Backpacking Goat Lake On Mt. Baker

10.6 miles round-trip
2,300 feet
Mid-summer to early fall
Are you ready for an unforgettable backpacking adventure? Look no further than Goat Lake on Mt. Baker! Tucked between Mt. Shuksan and Mt. Baker, Goat Lake is a picturesque backpacking destination that offers the perfect mix of adventure and relaxation. Whether you're a seasoned hiker or a first-timer, a one-night trip to Goat Lake is an experience you won't soon forget.
Camping at Goat Lake

Getting There

The Goat Lake trail starts at the Chain of Lakes trailhead, located near Artist's Point, and has a one-way distance of approximately 5.3 miles while gaining 1.5k feet in elevation. The road leading to the trailhead is usually open from June to October, but may close earlier due to heavy snowfall. To check the current road conditions, you can call the US Forest Service at the Glacier Public Service Center. Please be aware that this area experiences heavy winter snowfall, which can make the trails impassable for several weeks or even months after the spring opening
To find the trailhead, walk to the west end of the Chain of Lakes parking lot - this will be at the far end as you drive in. Shortly after starting your hike, you'll pass a sign for the Chain of Lakes trail. After hiking on the Chain of Lakes trail for 1.1 miles, turn left onto the unmarked Ptarmigan Ridge trail. If you continue right, you'll stay on the Chain of Lakes trail, which will eventually lead you back to the lower parking lot near the Mt. Baker Ski Area.
Mt. Shuksan with smoke
Continue your hike on the Ptarmigan Ridge trail for approximately 2.2 miles, approaching Mt. Baker to the west with Mt. Shuksan looming behind you. The Ptarmigan Ridge trail is a popular route, so you may encounter other hikers, backpackers, and climbers on your way. Along the trail, you'll find plenty of oval-leaf blueberries, which are ripe and ready to pick by September. Take a break and enjoy a snack of these sweet, juicy berries while taking in the beautiful views. Once you've snacked on enough berries and soaked in the ridge views, resume hiking towards Goat Lake.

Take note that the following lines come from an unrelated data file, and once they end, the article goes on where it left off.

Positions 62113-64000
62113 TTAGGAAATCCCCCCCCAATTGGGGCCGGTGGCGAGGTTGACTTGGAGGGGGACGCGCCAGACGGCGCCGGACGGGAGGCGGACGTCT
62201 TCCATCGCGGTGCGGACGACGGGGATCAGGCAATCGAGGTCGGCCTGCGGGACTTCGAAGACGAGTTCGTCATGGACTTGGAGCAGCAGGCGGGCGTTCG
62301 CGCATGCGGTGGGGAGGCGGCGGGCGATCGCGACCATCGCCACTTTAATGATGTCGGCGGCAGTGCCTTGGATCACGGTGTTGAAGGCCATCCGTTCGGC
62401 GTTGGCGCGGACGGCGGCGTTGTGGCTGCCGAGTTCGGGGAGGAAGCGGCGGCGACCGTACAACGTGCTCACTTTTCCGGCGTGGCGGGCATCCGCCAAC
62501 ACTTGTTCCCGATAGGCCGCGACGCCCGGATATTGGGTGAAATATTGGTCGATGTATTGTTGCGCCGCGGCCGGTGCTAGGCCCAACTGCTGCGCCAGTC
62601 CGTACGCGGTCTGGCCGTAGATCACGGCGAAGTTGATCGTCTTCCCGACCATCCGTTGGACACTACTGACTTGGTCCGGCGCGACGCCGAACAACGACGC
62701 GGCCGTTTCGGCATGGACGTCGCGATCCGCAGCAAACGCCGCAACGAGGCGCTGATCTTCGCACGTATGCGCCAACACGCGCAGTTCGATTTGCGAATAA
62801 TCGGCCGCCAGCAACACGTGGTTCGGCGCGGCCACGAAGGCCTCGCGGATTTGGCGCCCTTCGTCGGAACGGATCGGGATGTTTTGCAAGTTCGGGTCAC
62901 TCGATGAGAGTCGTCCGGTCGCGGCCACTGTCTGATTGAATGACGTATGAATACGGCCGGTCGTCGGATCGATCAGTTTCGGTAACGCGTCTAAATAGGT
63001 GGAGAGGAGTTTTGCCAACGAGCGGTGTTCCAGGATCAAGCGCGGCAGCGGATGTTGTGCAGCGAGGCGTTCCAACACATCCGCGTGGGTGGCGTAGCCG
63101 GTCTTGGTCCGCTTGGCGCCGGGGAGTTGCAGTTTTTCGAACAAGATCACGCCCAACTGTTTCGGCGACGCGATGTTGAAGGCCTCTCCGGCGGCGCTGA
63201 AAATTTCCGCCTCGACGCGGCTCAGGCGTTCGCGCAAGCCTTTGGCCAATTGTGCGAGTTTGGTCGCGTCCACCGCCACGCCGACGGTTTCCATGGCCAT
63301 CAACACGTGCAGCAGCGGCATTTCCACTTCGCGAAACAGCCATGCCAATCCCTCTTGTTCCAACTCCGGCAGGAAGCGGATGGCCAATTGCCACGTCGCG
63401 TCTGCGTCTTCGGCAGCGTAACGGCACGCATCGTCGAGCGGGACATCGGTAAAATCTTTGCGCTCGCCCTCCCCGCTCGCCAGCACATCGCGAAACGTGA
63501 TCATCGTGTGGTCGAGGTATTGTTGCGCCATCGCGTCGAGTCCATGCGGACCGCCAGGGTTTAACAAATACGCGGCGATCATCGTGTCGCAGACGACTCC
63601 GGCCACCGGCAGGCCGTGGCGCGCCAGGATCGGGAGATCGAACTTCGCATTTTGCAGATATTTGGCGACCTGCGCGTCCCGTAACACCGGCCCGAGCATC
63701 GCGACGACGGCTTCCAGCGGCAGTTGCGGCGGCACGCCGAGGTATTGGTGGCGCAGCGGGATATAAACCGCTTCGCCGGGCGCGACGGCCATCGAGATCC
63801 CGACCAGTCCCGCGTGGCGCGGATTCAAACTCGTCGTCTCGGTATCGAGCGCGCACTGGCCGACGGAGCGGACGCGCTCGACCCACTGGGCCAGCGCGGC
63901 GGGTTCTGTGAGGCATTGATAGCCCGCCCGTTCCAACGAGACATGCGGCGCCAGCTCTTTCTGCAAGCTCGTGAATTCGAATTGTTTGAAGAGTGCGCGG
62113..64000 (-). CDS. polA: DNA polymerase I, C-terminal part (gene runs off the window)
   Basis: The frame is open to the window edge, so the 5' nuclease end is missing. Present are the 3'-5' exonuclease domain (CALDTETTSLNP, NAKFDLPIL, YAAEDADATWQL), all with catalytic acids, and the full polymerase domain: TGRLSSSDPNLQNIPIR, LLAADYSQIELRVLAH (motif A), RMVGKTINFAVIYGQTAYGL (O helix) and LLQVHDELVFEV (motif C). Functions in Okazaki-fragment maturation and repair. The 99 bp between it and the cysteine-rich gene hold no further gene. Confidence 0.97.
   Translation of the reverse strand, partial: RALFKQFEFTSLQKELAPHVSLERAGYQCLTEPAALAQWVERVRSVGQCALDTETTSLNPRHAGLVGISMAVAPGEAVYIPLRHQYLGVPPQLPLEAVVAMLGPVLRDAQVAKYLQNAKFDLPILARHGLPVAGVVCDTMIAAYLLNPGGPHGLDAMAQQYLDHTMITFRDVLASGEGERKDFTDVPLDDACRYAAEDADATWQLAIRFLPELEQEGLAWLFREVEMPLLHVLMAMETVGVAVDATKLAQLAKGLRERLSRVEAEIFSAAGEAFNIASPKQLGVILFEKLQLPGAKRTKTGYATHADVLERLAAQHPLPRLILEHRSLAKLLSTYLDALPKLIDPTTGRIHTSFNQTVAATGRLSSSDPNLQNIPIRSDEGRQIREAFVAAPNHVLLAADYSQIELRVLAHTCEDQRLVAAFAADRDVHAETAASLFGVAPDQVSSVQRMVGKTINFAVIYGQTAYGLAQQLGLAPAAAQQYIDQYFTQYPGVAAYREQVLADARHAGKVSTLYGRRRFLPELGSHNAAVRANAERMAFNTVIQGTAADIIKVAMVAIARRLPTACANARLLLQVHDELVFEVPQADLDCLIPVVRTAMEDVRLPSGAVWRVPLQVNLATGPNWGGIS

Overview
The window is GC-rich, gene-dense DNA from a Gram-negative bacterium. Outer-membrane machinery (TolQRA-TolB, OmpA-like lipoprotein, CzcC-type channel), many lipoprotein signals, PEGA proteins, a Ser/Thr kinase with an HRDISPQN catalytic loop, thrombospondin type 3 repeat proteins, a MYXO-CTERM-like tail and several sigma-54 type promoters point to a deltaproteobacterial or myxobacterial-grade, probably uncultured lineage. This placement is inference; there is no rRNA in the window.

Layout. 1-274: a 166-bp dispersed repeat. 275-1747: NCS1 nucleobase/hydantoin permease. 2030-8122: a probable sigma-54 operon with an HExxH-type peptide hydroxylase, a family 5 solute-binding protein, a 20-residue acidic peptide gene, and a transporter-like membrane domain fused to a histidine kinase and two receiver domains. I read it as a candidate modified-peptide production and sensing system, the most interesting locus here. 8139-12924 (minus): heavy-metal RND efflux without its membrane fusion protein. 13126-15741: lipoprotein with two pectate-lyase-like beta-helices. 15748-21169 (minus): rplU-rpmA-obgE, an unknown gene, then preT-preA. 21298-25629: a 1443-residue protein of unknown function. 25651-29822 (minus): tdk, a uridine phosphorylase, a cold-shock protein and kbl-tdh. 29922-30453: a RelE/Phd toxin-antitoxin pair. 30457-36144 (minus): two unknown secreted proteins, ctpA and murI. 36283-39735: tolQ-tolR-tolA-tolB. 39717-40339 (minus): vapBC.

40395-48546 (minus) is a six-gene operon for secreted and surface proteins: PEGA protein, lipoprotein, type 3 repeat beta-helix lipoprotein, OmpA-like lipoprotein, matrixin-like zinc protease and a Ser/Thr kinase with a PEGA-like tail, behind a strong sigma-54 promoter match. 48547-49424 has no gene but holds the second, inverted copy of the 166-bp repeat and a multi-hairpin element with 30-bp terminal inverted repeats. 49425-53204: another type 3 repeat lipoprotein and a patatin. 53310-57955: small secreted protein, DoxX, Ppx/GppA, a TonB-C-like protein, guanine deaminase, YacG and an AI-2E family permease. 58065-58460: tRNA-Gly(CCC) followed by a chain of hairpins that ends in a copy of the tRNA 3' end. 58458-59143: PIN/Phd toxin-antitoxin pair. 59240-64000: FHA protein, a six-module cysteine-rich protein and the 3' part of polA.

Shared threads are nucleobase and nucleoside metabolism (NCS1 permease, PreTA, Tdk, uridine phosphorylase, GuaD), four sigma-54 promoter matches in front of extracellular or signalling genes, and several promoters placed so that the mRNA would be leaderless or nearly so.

As you near the rocky spire known as Coleman Pinnacle, about 2.2 miles into the Ptarmigan Ridge Trail, look to your left for a smaller hiker trail that descends to Goat Lake. The trail down to the lake is rocky and steep in sections, but easy enough to find. It's about 1 mile further from here to the lake, where you can set up camp for the night or turn around and retrace your steps.

The following pin shows the approximate location of the camping area near Goat Lake.

Need To Know


The best time to hike Goat Lake is typically from August through September, when the weather is mild and the majority of the snow has melted. Because of Goat Lake's high altitude and location, it's important to be prepared for changing weather conditions at any time. Depending on the year, fair weather may persist into early fall: In 2022, we were able to camp at Goat Lake in mid-October due to an exceptionally warm and dry fall season that extended the backpacking season. The week after our trip, snow began to fall and the Forest Service closed the road to Artist's Point for the season.